So as I stated in my last post, which you can read about here in case you missed it, I am going to try and update you on Caleb and what happened when he had to change to a generic form of a medication and added a new seizure medication earlier this year.
January started as any other January until it came time to fill one of Caleb’s long time medications that had only been available as a brand name the entire time that Caleb was on it until last summer. Well, due to Caleb’s secondary insurance (State insurance), we were finally required to try him on the generic formulary, as much as we tried to get the insurance company to pay for the brand name, stating the fact that he’s been on the brand name for seven plus years. Within two weeks we started having numerous behavior problems at home. Thankfully, during this time, most of the aggression was contained to at home.
A couple of weeks later, due to still seeing breakthrough seizures while Caleb was on the Lamictal, Caleb’s doctor wanted to add a second seizure medication. He wanted to try a brand new medication called Fycompa. We started on a 4 mg dose for a week then increased to a 6 mg dose. After Caleb started on the 6 mg dose, we noticed that his gait was not very steady and his aggression was getting much worse and his attitude was getting much worse, especially at school. Then the aggression started happening at school.
We had always said that with Caleb he could be fine one minute and then it’s almost like someone would flip a switch and he’d be a totally different child. Well, that’s not what was really going on here. He’d be stuck on something and think that he should be able to do what he wanted, no matter what anybody said. It was his way or no way.
I had already worked with the doctor and the insurance company by this point to get him back on the brand name of the medication that we had to “try” the generic. We were hoping that that would change a lot of what was going on. No such luck. Things seemed to continue to deteriorate. We had multiple calls from the school where Caleb was in seclusions (restraints make things much worse with him). I would run up to the school and once he finally calmed down, I would bring him home. One day, when he was not calming down, I did request an ambulance transport to the hospital. However, by the time that we arrived at the hospital, he was calm and the treating ER doctor said that there was no way that he would be admitted to a psychiatric hospital, so we ended leaving before being assessed.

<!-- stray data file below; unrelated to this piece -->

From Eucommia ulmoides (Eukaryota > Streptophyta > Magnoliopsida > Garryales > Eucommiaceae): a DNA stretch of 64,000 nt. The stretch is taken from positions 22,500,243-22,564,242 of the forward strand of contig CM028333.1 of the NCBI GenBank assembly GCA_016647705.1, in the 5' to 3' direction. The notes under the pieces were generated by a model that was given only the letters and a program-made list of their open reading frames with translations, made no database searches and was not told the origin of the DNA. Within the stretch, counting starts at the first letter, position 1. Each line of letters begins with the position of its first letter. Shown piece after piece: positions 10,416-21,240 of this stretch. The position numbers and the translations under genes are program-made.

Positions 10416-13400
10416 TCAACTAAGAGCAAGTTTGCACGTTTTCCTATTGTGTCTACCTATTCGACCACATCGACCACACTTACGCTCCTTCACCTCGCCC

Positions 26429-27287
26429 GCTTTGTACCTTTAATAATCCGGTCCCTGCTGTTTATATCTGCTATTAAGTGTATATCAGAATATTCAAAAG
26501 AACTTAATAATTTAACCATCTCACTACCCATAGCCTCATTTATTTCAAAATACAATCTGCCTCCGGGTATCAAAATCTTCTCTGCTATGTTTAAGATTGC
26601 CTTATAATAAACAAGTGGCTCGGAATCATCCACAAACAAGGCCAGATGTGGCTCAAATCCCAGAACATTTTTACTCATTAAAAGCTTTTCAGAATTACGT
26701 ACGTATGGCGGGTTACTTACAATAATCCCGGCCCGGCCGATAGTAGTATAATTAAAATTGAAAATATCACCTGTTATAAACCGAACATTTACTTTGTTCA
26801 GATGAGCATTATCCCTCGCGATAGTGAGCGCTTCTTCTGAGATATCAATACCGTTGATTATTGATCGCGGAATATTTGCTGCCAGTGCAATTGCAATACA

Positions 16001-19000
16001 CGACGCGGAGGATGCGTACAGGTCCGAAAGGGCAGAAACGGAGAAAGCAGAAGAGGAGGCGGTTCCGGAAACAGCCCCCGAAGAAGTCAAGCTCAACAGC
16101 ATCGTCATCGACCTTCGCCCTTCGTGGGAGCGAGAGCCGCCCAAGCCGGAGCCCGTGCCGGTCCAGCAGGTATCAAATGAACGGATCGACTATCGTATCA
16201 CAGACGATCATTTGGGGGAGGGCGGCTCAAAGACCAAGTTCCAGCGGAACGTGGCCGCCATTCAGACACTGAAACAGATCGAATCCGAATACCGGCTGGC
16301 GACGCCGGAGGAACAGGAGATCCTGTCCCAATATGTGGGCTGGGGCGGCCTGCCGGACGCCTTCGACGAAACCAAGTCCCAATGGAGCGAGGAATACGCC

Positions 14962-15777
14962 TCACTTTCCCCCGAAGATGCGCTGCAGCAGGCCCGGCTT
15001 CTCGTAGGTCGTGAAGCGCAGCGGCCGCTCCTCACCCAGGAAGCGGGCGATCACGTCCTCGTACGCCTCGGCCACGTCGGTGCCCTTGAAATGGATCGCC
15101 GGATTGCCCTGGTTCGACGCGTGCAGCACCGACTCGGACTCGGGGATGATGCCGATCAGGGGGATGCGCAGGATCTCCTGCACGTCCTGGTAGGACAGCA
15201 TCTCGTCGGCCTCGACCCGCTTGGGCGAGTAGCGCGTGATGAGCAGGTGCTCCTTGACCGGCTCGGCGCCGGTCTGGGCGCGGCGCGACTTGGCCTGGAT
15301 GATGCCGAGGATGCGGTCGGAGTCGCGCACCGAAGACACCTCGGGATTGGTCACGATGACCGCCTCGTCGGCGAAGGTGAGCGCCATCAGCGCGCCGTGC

I worked on getting him into his psychiatrist as quickly as I could. I also spoke to his neurologist and we decreased the Fycompa to 3 mg, hoping that that would help decrease the aggression as well as the gait issue. We made an appointment with his ABA psychologist as well. We were talking to anybody and everybody and making appointments with everybody as we weren’t sure where to turn to next!
We met with Caleb’s psychiatrist and she increased his anxiety med and gave me permission to increase it again in three weeks if he was still fixated on things and difficult to disengage.
We met with Caleb’s neurologist, who once again decreased the Fycompa. At this point we were giving him 1.5 mg at night. We were still having major attitude, aggression, AND breakthrough seizures.
We met with Caleb’s ABA psychologist and after talking with her about everything that has been going, she looked up Fycompa. There is a black box warning on Fycompa regarding psychiatric and behavioral issues. She said the first thing we needed to do is get Caleb off of that medication.
I called Caleb’s neurologist’s office and left a message that I needed to speak with the doctor as soon as possible. (With this doctor, it can be anytime after 5 :00 p.m. until Midnight!) Thankfully, that night he called shortly after 9:00 p.m. We started talking and I told him Caleb needed off of the medication and why, that we were seeing seizures coming back, about the black box warning, that we were still having the aggression and difficulty with Caleb. He wanted to increase it again. I put my foot down and said, “No. Caleb will come off of it!” Thankfully, at that point he listened and we decided to go back to a tried and true medication with Caleb, Zonisamide.
Fortunately, shortly after taking Caleb off of the medication, the kids were out of school for spring break, so that gave us some down time for a week to help Caleb to not have to have too much pressure put on him with school and have a chance to have the medication leave his system. Since Caleb has been back to school, he was done amazingly well! We are super proud of him. In fact, today he said that the police officer that has responded to all of his incidences even came by and gave him $5 for having such a great week last week.